With Syria now being touted as the last bastion of Arabism, the image of Syrian officials losing sleep over the disintegration of the only other (and larger) Arabist state becomes incredulous.
If Iraq breaks up into three main entities, the smallest and weakest will be the so-called Sunni triangle, where Syria`s long-standing competitors (technically its natural allies and ideological companions) will remain entrenched in a resource-less, violent environment with little potential for revival.
Some people on both sides will still ignore artificial man-made borders, and tribal ties will keep on cultivating social and economic interests between parts of Syria and Iraq, including its mainly Sunni heartland. This will endure whether or not Iraq fragments.
Syria`s relations with major Arab states (especially Saudi Arabia and Egypt) soured temporarily after its meddling in Lebanon, but ties with Iran and Turkey remained unspoiled, all three having recognized and respected each others` vested interests in keeping Iraqi problems - and particularly dealings with Shias and Kurds - manageable.
Most Shia politicians have criticized Syria in sync with American accusations, but it is only a matter of time before Iran becomes the only real influence over what promises to be a large area of joint hegemony; Damascus only needs to wait for the fruits of its rapport with Tehran to flourish and win over the Iraqi Shia leaders who have thus far been reluctant to embrace Syria. Decades of Syrian support for Iran will not have been in vain.
While Kurds in Turkey, Syria and Iran could well become inspired by their Iraqi brethren`s autonomy, they are unfortunately only too aware of the harsh repercussions their own aspirations could have. Thus, Kurdish gains are likely to be limited to Iraq, and potential transgressions over the borders would be quickly met by the neighbors.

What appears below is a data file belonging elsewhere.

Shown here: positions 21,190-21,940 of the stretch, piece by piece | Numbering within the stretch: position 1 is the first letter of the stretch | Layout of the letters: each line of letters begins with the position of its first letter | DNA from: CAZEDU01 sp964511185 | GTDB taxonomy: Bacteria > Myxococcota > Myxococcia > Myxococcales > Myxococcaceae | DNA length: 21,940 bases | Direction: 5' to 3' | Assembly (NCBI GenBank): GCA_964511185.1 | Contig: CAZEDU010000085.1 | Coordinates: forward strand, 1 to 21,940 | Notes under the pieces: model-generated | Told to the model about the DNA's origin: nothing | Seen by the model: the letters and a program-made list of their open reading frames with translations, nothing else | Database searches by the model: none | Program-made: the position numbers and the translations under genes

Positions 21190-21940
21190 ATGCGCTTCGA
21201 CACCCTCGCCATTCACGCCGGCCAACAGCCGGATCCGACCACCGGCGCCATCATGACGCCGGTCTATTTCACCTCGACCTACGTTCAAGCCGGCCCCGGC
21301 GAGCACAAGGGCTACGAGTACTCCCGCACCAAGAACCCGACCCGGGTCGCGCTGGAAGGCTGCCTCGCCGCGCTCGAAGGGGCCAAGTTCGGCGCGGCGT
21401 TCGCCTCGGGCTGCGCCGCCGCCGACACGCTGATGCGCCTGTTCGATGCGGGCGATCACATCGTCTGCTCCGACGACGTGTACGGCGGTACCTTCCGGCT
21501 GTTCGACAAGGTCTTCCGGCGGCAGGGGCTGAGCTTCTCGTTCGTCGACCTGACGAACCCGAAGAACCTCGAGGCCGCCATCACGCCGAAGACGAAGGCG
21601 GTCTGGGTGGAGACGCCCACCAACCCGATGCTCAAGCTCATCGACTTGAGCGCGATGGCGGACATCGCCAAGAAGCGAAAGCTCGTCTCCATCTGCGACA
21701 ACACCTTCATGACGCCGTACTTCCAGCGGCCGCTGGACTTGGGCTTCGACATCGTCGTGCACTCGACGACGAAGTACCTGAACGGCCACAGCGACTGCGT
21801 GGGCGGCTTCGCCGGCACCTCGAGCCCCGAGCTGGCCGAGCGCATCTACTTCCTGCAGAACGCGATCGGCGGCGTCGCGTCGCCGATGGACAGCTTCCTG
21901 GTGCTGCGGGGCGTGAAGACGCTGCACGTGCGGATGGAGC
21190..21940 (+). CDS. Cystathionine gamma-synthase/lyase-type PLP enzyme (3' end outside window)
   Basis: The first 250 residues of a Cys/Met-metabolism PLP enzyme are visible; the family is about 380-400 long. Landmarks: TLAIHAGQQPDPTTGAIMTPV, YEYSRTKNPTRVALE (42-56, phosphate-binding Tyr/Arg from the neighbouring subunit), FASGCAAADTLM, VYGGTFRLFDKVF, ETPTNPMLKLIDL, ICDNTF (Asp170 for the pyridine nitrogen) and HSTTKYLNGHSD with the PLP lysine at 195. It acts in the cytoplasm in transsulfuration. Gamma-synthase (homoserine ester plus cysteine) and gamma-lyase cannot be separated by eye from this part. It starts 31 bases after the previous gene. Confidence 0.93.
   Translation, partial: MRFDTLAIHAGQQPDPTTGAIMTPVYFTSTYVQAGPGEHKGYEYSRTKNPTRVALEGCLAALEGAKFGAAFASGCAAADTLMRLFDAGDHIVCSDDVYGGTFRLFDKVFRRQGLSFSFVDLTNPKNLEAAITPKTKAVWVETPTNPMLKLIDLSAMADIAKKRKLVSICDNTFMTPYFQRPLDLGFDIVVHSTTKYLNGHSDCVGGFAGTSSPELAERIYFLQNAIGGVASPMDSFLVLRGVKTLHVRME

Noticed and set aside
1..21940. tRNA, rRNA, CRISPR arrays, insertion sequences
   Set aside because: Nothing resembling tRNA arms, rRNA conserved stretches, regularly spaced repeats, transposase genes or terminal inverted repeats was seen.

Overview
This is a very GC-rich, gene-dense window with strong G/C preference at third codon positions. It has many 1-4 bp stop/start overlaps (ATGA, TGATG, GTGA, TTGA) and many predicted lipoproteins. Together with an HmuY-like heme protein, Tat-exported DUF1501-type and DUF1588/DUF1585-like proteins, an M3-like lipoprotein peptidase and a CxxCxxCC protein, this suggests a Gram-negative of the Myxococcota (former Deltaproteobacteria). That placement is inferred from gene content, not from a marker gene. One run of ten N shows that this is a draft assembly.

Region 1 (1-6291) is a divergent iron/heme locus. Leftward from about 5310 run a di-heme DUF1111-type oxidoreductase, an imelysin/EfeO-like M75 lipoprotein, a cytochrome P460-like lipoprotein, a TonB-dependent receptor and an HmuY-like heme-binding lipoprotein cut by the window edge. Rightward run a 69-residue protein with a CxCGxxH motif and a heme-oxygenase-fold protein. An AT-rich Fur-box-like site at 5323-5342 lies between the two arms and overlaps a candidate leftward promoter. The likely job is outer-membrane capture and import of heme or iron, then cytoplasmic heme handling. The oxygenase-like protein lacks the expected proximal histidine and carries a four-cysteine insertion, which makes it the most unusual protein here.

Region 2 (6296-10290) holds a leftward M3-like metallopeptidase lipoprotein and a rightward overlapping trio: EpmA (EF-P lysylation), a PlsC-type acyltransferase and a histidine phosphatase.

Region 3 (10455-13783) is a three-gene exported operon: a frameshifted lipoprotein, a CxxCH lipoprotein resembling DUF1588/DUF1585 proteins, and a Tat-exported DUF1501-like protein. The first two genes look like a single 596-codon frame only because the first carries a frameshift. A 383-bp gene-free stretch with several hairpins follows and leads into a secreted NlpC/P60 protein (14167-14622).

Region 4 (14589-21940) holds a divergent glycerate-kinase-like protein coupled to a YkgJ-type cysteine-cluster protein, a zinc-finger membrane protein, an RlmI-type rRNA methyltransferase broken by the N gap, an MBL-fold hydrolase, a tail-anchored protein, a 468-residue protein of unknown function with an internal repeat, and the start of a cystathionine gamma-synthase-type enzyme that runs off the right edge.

Moreover, the landlocked Iraqi Kurdish leaders are intent on maintaining good relations with their neighbors and on reassuring them that Kurdish nationalism is not a threat. For the time being, Iraqi Kurds are more concerned with their fragile coexistence with Iraq`s Shia majority, and with the apparent Shia-Turkish understanding over issues like Kirkuk.
Even if most of these developments were not deliberate, they can benefit a Syrian regime that is less fearful than other Arab regimes of a strong Iranian influence in the region, which pays lip service (and possibly more) to the Arab insurgency, and which has ensured a harmonious coordination with its neighbors on the Kurdish question.
Three years ago, it would have been ludicrous to predict that Iraq`s invasion and subsequent disintegration could have been advantageous to the `rogue` neighbor that the US remains keen to contain, but such is the law of unintended consequences.
Rime Allaf is associate fellow at Chatham House. Acknowledgement to bitterlemons-international.org